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Publication numberUS4178735 A
Publication typeGrant
Application numberUS 05/815,120
Publication dateDec 18, 1979
Filing dateJul 13, 1977
Priority dateJul 13, 1977
Also published asCA1139279A1
Publication number05815120, 815120, US 4178735 A, US 4178735A, US-A-4178735, US4178735 A, US4178735A
InventorsKnute D. Jackson
Original AssigneeThe Kendall Company
Export CitationBiBTeX, EndNote, RefMan
External Links: USPTO, USPTO Assignment, Espacenet
Method of sheathing catheter
US 4178735 A
Abstract
A catheter having an elongated folded sleeve of flexible material closely received on a shaft of the catheter. A method is provided for placement of the sleeve on the catheter shaft.
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Claims(4)
I claim:
1. A method of covering an elongated limp cylindrical catheter shaft of generally uniform diameter with an elongated sleeve of non-rigid flexible plastic material having opposed first and second walls extending between a pair of opposed folds defining a generally flat configuration of the sleeve, and having a high coefficient of friction relative to the catheter shaft, comprising the steps of:
creasing said first and second walls along longitudinally extending first and second lines respectively located in said first and second walls generally centrally between said opposed folds while modifying the sleeve from said generally flat to an open configuration of square cross section having inner side dimensions slightly larger than the diameter of said catheter shaft to facilitate insertion of said catheter shaft into said sleeve; and
inserting the catheter shaft between the walls of the sleeve while in said open configuration.
2. The method of claim 1 wherein said creasing step comprises the step of folding said first and second walls along lines of weakness in said walls.
3. The method of claim 1 wherein said creasing step comprises the step of folding said first and second walls along fold lines pre-folded in said walls.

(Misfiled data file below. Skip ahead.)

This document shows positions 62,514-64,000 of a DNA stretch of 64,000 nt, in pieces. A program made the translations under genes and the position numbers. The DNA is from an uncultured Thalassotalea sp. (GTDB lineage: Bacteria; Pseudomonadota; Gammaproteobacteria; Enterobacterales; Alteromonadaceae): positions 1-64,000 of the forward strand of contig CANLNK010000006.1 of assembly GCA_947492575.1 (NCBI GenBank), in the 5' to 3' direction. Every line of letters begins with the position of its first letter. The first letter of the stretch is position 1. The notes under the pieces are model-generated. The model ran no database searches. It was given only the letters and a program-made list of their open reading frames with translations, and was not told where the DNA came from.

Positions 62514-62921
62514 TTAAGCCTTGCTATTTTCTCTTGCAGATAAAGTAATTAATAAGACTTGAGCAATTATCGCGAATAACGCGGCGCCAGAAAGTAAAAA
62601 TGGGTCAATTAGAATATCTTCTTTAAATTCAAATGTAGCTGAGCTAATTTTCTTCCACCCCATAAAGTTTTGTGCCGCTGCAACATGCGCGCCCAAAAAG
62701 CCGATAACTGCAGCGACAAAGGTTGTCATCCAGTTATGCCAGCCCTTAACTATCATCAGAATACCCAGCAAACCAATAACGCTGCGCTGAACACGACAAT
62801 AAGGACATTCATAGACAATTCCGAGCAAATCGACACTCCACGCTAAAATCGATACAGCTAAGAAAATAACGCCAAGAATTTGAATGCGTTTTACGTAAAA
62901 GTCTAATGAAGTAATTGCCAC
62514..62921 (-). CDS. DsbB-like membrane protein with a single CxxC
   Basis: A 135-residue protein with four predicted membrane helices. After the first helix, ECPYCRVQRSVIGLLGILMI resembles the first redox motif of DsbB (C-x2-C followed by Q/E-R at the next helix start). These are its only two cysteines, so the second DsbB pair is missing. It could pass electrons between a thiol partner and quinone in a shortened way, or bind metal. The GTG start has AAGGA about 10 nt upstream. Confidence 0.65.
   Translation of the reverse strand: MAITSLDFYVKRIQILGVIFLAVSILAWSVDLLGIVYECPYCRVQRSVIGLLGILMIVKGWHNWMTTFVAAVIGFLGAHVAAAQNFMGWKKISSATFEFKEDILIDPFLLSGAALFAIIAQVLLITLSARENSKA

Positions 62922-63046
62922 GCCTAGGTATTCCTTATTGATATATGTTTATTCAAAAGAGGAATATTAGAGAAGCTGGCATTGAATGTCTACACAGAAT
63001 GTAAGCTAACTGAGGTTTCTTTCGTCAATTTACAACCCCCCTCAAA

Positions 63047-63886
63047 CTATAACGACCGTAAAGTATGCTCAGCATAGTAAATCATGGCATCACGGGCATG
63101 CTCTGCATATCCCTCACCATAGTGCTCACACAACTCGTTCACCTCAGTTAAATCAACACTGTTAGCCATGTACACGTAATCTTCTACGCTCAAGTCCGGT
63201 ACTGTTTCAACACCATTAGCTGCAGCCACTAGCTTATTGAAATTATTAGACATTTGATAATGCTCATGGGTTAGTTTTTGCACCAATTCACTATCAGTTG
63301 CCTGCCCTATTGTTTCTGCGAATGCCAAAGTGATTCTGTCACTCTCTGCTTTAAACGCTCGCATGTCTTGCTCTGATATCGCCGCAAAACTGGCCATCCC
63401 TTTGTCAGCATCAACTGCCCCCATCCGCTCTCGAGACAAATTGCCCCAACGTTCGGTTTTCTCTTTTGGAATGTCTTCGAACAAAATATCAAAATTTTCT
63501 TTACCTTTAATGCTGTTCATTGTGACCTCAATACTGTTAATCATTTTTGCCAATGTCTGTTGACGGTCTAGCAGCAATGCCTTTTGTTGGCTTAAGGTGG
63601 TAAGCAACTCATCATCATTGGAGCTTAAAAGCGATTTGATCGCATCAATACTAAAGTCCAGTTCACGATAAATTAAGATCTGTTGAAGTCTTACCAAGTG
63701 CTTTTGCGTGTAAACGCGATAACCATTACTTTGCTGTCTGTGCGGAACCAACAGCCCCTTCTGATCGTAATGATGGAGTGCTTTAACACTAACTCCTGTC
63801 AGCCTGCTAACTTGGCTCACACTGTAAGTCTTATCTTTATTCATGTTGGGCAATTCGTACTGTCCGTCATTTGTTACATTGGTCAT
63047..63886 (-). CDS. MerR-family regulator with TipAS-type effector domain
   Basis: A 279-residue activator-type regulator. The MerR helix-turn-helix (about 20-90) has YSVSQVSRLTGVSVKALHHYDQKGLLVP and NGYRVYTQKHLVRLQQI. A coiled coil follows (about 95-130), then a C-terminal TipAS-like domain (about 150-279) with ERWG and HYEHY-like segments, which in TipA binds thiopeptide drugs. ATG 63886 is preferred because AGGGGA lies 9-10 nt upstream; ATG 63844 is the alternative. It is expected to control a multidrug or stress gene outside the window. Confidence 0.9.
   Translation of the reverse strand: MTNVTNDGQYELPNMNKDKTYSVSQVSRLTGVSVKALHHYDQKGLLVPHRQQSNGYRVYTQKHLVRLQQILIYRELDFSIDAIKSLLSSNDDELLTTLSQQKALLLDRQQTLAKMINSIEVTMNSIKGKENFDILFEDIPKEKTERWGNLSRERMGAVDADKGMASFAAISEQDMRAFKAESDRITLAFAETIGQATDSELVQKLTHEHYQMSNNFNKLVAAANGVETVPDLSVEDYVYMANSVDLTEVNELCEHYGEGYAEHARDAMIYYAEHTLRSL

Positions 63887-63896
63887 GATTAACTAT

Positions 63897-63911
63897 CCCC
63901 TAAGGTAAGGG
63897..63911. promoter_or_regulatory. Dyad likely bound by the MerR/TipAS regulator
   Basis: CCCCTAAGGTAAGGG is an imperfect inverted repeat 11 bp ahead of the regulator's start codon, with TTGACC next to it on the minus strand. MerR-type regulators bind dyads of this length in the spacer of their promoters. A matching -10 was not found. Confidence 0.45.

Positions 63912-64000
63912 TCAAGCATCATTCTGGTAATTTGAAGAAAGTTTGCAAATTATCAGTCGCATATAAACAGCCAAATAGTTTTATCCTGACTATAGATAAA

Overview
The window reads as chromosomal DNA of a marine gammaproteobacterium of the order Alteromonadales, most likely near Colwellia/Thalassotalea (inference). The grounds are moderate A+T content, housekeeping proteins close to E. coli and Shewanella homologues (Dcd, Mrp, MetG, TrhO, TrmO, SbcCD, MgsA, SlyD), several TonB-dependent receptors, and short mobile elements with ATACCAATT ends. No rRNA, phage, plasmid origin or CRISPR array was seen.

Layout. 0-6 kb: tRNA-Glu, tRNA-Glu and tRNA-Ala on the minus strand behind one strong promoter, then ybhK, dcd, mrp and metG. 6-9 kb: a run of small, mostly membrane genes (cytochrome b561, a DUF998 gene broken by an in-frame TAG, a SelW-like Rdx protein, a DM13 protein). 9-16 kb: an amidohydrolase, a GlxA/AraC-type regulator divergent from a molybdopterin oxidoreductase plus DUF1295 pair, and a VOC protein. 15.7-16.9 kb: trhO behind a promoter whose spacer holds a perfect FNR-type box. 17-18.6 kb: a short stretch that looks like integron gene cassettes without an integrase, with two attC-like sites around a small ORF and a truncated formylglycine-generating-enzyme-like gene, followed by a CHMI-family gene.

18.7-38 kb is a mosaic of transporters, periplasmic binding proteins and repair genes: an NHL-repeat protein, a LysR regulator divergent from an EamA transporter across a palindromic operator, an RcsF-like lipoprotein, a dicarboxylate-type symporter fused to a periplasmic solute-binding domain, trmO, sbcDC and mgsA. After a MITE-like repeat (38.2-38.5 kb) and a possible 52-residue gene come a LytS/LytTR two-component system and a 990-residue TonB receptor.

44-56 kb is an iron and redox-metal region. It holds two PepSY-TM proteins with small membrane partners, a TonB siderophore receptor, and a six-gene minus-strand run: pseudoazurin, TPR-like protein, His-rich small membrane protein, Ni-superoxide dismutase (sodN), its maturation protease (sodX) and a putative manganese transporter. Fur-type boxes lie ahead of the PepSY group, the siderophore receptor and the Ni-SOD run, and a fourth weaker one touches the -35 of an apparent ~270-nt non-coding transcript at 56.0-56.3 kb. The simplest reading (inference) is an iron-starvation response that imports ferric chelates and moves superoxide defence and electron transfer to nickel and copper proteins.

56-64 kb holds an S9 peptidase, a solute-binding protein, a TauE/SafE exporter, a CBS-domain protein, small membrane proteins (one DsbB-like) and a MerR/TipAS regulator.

4. The method of claim 1 including the step of twisting a portion of said sleeve sufficiently to place said lines at opposed edges of the sleeve in said twisted portion.
Description
BACKGROUND OF THE INVENTION

The present invention relates to catheter assemblies, and more particularly to protective coverings for catheters.

An assortment of catheters have been proposed in the past for use on patients. In most cases such catheters must be available in a sterile condition at the time of use, and, accordingly, they are placed in suitable packages which are subjected to sterilization procedures in order to render the packaged catheter aseptic. In addition, it is desirable to further protect the shafts of certain catheters, such as Foley or urinary catheters, in the package. This follows since such catheters may develop static electricity and their shafts may attract lint or dust when the package is opened at the time of use, and since it is desirable to protect the catheter shafts from contamination during handling.

It would thus be desirable to place a sheath or sleeve of plastic material over the catheter shaft in order to accomplish this purpose. However, such a procedure has been found to be very difficult in practice, since the usual material of the sleeves provides an undue amount of friction and resistance against placement of the usual catheter shaft between the closely spaced walls of the sleeve, e.g. a sleeve made from a low density polyethylene and a catheter made from latex or a silicone material. Normally, placement of such a sleeve over the catheter shaft has been carried out by hand, and it has been found extremely difficult to insert such a catheter shaft into a sleeve which would fit relatively snugly about the shaft. Accordingly, it has been found necessary to use sleeves which have an unduly large size relative the diameter of the catheter shaft, although the covering procedure is still tedious when attempted without the aid of accessory devices, such as blowing machines to open the sleeves.

SUMMARY OF THE INVENTION

A principal feature of the present invention is the provision of an improved catheter assembly which may be formed in a simplified manner.

The catheter assembly of the invention comprises, a sleeve of flexible material received on the shaft. The sleeve has first and second walls extending between a pair of opposed first longitudinal folds, with each of the first and second walls having a longitudinal second fold located intermediate the first folds.

A feature of the invention is that the sleeve has inner dimensions slightly larger than the outer dimensions of the catheter shaft, such that the shaft is relatively snugly received within the sleeve.

Another feature of the invention is that the first and second walls are creased along longitudinally extending first and second lines in order to modify the sleeve from a generally flat to an open configuration.